Finally, there are the doubts raised by the flight of the ball itself. Japan tour players compete on kikuyu-grass fairways, which prop up the ball on an inviting pillow of turf. The good lies, the generally mild winds of Japan and the soft greens practically compel the Japanese to play a long-flying two-piece ball and strike it with a sweeping rather than a descending blow. Unfortunately, that swing-and-ball combination doesn't work as well in Scotland's gales, and Japanese players struggle with tight lies on America's bent-grass fairways. Tommy Nakajima, who won 56 JPGA events, tried to add a "Western swing" to his arsenal and wound up with no game at all. He hasn't won a tournament in either hemisphere since 1995.
In my head I keep replaying the words of the kan-reki, Sugihara. His longest and most thoughtful answer had come when I asked him about Japan's young players. "As I'm getting older, I'm more like a father," he said, "but I'm still a competitor, so I try not to argue with them like father and son."
Argue about what? I asked.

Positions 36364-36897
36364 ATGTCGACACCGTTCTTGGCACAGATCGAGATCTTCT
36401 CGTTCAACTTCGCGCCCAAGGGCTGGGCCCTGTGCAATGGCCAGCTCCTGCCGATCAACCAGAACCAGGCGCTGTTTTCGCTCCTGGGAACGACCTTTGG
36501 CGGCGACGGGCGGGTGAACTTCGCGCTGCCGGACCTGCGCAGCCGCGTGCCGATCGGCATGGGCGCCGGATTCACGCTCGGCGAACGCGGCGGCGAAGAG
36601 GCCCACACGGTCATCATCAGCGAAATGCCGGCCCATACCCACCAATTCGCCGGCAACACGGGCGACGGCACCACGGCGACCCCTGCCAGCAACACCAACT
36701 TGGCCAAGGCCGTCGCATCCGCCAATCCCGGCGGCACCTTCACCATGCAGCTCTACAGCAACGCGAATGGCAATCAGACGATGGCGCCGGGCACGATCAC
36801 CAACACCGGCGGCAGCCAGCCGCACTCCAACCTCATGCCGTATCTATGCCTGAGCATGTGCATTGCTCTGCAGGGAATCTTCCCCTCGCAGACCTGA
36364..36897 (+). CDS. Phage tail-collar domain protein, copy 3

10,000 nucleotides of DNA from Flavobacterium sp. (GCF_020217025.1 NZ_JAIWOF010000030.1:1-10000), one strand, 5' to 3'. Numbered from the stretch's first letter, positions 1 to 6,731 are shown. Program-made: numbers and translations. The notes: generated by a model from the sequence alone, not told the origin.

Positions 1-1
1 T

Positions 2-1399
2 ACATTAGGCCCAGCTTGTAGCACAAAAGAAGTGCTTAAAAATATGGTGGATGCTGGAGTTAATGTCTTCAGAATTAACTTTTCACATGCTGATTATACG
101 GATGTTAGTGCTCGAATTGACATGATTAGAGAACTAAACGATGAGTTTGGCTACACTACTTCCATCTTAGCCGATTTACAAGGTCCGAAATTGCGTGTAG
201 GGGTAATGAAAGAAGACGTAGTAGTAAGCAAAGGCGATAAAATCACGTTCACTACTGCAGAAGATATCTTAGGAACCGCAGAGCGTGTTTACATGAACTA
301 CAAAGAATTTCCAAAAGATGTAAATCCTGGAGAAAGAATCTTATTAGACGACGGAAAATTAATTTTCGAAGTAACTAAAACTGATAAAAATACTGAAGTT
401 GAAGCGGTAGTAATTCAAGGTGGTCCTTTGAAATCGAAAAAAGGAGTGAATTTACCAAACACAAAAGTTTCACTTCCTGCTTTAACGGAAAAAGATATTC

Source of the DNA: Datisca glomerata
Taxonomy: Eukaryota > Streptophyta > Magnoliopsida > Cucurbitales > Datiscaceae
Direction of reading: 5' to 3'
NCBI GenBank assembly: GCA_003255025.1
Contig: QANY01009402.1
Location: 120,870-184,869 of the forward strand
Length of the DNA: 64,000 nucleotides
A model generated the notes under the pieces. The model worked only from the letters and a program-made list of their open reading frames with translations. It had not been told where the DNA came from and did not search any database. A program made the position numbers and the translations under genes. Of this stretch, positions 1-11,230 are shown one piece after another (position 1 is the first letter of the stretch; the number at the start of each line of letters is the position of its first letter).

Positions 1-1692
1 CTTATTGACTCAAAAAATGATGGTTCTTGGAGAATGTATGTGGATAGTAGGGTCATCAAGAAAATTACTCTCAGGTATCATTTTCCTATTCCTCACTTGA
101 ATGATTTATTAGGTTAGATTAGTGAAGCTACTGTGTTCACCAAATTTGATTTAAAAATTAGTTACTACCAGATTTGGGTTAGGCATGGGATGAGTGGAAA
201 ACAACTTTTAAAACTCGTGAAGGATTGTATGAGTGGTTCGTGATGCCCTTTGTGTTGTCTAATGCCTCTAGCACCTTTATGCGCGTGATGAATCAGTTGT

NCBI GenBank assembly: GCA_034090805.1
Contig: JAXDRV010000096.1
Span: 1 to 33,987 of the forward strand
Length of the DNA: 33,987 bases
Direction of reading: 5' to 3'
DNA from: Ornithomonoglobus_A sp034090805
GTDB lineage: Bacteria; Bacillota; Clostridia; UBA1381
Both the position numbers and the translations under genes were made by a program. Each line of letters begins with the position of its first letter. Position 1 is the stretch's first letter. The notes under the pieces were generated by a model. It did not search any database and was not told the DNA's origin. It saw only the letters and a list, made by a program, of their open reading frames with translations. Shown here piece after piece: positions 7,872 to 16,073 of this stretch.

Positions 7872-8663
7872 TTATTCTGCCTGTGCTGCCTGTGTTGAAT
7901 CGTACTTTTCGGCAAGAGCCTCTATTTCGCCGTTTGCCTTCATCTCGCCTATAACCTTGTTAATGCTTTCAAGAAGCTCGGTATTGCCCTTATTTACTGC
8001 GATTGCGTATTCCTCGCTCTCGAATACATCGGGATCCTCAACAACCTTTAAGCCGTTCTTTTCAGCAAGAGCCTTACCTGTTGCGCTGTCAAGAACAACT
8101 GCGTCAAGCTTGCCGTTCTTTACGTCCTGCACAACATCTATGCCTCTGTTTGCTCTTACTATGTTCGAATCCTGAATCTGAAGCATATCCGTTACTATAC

"I have complaints," he said. "I feel that they must be more professional. They must respect the gallery and the sponsors. They must respect the golf course. They should not be dropping cigarettes everywhere." I smiled at that. In two weeks I had not seen so much as a candy wrapper in a fairway.
My interpreter interjected that Sugihara's criticism wasn't meant for just the young players. "Jumbo's attitude is, 'If I'm not here, there's no tournament.' Sugihara-san doesn't like that sort of thing."
Nodding, the old man said, "All things have a history—Japan, golf, everything. But the young players don't know the back story. They don't win with gratitude." His eyes locked on mine. "Please write this in your story. I want the Japanese golfer to know why he can have this way of life."
I promised that I would. Then I thanked him and walked toward the clubhouse, passing the 1st tee and that peculiar ashtray. Smoke still rose from it, as from a recently doused tiki torch. Only this time I saw it in a very different light—as a symbol of respect and order.